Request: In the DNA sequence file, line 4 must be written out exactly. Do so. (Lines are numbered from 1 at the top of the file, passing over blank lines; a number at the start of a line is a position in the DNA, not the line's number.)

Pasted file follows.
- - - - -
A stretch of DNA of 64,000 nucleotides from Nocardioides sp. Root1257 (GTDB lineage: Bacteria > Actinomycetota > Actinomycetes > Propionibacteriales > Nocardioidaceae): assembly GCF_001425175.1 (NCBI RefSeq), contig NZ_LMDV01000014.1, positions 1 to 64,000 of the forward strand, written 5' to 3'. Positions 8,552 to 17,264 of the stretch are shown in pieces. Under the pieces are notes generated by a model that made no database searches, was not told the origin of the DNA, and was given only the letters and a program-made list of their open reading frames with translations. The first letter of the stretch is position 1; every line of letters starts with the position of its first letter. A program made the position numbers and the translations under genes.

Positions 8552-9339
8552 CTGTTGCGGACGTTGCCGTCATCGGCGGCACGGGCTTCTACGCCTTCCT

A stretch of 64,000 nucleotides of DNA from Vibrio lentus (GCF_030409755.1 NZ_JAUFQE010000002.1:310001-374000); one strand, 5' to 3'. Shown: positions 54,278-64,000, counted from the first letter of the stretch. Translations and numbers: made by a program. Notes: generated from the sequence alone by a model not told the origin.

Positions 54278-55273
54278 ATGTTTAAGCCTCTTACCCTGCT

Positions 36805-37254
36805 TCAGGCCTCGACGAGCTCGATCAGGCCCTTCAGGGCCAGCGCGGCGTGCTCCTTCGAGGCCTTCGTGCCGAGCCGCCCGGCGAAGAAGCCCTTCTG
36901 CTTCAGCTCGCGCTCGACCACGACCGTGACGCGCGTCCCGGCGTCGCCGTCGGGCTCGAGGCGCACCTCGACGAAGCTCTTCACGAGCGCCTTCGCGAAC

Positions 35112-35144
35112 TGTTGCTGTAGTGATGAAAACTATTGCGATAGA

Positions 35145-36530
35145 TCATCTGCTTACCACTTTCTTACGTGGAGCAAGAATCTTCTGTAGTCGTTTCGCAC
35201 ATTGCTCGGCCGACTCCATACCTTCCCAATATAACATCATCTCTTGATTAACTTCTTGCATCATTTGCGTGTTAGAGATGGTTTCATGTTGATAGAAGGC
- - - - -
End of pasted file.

A stretch of 64,000 nucleotides of DNA from Vibrio lentus (GCF_030409755.1 NZ_JAUFQE010000002.1:310001-374000); one strand, 5' to 3'. Shown: positions 54,278-64,000, counted from the first letter of the stretch. Translations and numbers: made by a program. Notes: generated from the sequence alone by a model not told the origin.